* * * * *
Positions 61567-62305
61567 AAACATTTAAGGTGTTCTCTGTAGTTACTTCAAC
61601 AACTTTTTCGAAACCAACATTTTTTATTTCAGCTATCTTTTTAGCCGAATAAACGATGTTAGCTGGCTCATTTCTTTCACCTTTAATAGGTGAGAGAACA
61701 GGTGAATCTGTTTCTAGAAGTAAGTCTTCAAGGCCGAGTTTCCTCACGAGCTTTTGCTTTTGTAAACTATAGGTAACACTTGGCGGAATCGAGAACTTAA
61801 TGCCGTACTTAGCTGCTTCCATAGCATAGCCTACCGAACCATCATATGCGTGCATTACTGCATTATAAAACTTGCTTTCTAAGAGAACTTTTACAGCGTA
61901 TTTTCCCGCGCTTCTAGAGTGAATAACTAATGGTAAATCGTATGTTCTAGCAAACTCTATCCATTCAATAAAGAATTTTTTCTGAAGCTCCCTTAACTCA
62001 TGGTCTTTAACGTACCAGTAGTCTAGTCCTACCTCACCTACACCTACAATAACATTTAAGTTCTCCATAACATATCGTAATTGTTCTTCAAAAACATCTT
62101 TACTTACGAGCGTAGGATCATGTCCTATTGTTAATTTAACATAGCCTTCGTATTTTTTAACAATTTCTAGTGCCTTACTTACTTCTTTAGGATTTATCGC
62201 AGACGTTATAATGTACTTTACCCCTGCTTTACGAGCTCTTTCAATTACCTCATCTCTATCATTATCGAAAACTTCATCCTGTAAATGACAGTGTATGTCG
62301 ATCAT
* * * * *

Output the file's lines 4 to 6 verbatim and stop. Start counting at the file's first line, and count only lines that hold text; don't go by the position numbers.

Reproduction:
61701 GGTGAATCTGTTTCTAGAAGTAAGTCTTCAAGGCCGAGTTTCCTCACGAGCTTTTGCTTTTGTAAACTATAGGTAACACTTGGCGGAATCGAGAACTTAA
61801 TGCCGTACTTAGCTGCTTCCATAGCATAGCCTACCGAACCATCATATGCGTGCATTACTGCATTATAAAACTTGCTTTCTAAGAGAACTTTTACAGCGTA
61901 TTTTCCCGCGCTTCTAGAGTGAATAACTAATGGTAAATCGTATGTTCTAGCAAACTCTATCCATTCAATAAAGAATTTTTTCTGAAGCTCCCTTAACTCA